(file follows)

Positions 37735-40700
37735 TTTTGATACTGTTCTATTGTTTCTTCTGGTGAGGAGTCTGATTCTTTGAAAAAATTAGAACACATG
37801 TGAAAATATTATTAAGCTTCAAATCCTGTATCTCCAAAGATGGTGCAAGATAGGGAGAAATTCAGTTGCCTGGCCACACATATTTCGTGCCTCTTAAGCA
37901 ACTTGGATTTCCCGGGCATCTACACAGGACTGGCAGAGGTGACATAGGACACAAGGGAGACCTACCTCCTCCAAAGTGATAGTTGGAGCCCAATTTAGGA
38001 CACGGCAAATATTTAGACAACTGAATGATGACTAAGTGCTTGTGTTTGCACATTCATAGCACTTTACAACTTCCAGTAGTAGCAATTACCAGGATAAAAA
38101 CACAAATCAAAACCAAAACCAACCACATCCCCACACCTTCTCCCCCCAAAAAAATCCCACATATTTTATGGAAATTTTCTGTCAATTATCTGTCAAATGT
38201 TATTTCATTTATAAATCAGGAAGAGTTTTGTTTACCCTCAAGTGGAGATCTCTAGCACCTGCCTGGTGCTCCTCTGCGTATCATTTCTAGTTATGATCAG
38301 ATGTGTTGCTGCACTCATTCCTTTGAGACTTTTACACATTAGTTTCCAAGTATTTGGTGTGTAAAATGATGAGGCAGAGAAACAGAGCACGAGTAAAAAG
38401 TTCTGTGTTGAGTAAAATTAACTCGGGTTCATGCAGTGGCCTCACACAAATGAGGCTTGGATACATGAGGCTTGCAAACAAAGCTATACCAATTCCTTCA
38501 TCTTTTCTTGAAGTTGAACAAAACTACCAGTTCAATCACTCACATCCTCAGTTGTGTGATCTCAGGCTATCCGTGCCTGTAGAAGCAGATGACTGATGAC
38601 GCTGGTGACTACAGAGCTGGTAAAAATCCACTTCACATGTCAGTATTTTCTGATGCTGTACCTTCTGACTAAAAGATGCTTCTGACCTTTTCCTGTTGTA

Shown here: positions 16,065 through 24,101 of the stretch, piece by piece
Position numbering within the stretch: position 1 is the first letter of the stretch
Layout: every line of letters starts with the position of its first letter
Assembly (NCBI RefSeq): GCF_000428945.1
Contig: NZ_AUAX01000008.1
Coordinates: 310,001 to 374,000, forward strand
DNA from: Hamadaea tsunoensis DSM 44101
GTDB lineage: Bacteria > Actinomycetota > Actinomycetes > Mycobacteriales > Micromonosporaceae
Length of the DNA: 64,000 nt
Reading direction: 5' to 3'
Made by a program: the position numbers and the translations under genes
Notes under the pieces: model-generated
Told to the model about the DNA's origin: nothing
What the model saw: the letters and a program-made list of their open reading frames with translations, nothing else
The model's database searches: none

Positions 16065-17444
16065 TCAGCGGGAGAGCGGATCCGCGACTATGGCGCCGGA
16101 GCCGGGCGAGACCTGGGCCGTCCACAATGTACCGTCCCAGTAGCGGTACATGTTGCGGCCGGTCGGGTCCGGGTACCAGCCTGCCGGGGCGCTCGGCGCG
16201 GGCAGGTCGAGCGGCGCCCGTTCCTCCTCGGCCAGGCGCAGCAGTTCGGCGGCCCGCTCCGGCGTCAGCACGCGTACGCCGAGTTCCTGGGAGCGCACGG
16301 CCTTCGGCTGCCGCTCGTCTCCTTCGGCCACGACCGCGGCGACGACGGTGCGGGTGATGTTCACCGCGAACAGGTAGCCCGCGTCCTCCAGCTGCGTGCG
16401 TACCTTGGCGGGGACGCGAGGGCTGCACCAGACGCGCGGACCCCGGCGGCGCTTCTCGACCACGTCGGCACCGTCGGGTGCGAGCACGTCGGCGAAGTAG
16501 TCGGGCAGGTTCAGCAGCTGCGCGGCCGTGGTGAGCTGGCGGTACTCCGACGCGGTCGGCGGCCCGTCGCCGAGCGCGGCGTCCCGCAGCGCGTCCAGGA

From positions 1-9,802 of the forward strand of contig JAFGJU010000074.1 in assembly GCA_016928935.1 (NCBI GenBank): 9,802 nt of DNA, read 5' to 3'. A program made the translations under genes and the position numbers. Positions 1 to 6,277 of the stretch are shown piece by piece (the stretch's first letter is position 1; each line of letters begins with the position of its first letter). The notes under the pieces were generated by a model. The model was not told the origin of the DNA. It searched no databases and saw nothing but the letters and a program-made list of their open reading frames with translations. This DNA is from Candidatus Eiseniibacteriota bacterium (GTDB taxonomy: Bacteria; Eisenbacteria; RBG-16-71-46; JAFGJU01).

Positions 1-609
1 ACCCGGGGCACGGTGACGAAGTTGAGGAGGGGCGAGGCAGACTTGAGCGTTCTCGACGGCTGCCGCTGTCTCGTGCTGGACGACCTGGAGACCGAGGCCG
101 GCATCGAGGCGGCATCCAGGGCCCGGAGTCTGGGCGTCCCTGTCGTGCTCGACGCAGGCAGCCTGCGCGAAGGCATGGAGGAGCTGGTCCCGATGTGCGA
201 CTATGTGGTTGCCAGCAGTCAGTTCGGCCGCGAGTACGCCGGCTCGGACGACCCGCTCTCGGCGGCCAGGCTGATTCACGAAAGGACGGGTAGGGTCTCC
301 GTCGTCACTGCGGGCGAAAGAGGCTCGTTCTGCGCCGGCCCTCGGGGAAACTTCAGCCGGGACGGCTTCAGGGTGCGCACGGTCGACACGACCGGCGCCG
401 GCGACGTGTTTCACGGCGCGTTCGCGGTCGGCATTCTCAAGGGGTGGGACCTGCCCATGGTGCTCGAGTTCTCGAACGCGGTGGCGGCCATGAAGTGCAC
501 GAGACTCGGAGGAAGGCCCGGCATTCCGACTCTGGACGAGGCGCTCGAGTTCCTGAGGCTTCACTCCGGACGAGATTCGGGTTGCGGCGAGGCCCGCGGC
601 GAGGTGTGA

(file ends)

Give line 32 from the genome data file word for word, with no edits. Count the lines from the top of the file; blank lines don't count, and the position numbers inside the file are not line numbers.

16401 TACCTTGGCGGGGACGCGAGGGCTGCACCAGACGCGCGGACCCCGGCGGCGCTTCTCGACCACGTCGGCACCGTCGGGTGCGAGCACGTCGGCGAAGTAG